Prairiegirl, I think that my average customer (market not florist), loves the flowers, the quality and the fact that they are local grown. I do think that they tend towards the more traditional, a bouquet of flowers for the table, lovely, fresh and sometimes fragrant but not necessarily 'in vogue' and that is what I offer. I wonder if I drove their eye towards more 'fashionable' colors, used more pictures in my booth, perhaps that would cause a shift, it would be really interesting to test. Wouldn't this be a case of fashion influencing the grower and driving demand? Being such a small grower, I couldnt influence much! For me, the main reason to do this would be so I could grow more variety of new things. I should also say that I do not get requests from the customers for bulk wedding flowers or specific colors or varieties. I dont advertise such services either, although I am considering it which is one of the reasons I asked the question initially.

The zinnia is available from Johnnys Seeds. I havent seen it anywhere else. It is a very odd combination and one that you either love or hate. I think that the photo in the catalog suffers from what my mother used to call 'printerzink', and so is not quite real, but we shall see. It is called Queen red lime, by the way.

Thanks again for the input, this subject continues to intrigue me. Kat


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RE: Color of the year.... important or not?

Kitkat, not a regular poster here, I didn't know your question was based on your growing products for the market, but thought it was more a general question about whether we allow fashion to dictate what we grow in our own gardens for our own personal cutting. Regardless, if you are doing so, then you probably know what your local customers would want and you should plant accordingly. If your customers lean towards the more conservative side, then any of the "color of the year" plants would probably be of little interest to them. If you live in a trendy more upscale area, then what is in vogue would probably sell better.


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RE: Color of the year.... important or not?

This has become a very interesting thread! Kat, yes, that is indeed the zinnia. And my reaction was pretty much the same as yours - "yikes!", lol! But hey, you never know what others like, and as you said, you can't always tell from a photo in a catalog. I've found that to be very true way too often. I'll pass on a plant for my garden because the photo does nothing for me, and then I see it "in person" in someone's garden and it's really a nice plant. So, the price of a few seeds is worth giving it a shot.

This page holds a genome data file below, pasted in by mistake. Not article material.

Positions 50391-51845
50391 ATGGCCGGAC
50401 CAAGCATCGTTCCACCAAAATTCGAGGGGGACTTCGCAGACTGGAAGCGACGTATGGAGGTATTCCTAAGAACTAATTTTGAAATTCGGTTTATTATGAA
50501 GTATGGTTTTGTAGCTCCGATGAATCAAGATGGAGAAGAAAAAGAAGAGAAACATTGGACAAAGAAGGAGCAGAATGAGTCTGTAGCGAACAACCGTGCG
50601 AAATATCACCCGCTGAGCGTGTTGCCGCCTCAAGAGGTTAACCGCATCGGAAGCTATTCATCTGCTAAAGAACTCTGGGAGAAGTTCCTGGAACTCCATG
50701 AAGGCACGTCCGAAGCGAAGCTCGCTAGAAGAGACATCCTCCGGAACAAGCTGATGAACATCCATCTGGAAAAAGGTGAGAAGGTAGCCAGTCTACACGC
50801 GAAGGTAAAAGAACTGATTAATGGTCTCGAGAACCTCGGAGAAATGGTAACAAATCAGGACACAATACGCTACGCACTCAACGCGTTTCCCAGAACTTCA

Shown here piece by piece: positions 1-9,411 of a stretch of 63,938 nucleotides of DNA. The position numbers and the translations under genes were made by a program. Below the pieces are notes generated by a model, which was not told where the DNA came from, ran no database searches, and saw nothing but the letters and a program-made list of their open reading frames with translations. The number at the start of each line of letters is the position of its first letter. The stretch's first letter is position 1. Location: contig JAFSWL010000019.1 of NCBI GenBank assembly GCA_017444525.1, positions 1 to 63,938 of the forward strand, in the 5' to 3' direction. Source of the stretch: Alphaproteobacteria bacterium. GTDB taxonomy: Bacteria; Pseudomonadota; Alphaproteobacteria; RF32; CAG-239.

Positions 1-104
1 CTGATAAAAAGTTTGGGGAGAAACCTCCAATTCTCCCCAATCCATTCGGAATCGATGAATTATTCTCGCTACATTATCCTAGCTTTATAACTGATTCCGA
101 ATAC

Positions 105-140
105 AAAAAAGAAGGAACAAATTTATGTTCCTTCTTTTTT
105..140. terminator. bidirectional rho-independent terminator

Kat, I also agree with everything you said regarding what your customers are looking for. I feel the customers at my local farmer's market are looking for the same thing. Especially in a market setting, they are (IMO) looking more for an old-fashioned, rural, homey, fresh-from-the-garden bouquet, not a highly-styled arrangement. Of course, that's not to say that a vendor at a farmer's market can't have elegant bouquets (because I feel I sell some quite elegant ones and the other vendor (with more experience - and land! - than I) has some gorgeous, elegant bouquets). However, I think the whole idea of a farmer's market appeals to a customer's "back-to-nature" chord, at least in the urban areas I live around. Growing for a florist could mean an entirely different mindset (for the customer, and therefore, for the grower).

To take that a step further with nckvilledudes' idea, I don't feel the average customer at my market would really know the trends in floral arrangements and/or flowers in any particular year. They might know cars, clothes, and home furnishings, but for some reason, I don't think they'd carry that trend-sense over to flowers. I don't know why I think that, and I could very well be dead wrong.

Or, maybe because I do have some very well-to-do customers, and they are used to high-end things (again, cars, clothes, furtniture), they love the simpler, more old-fashioned bouquets because it's different than what they are surrounded by.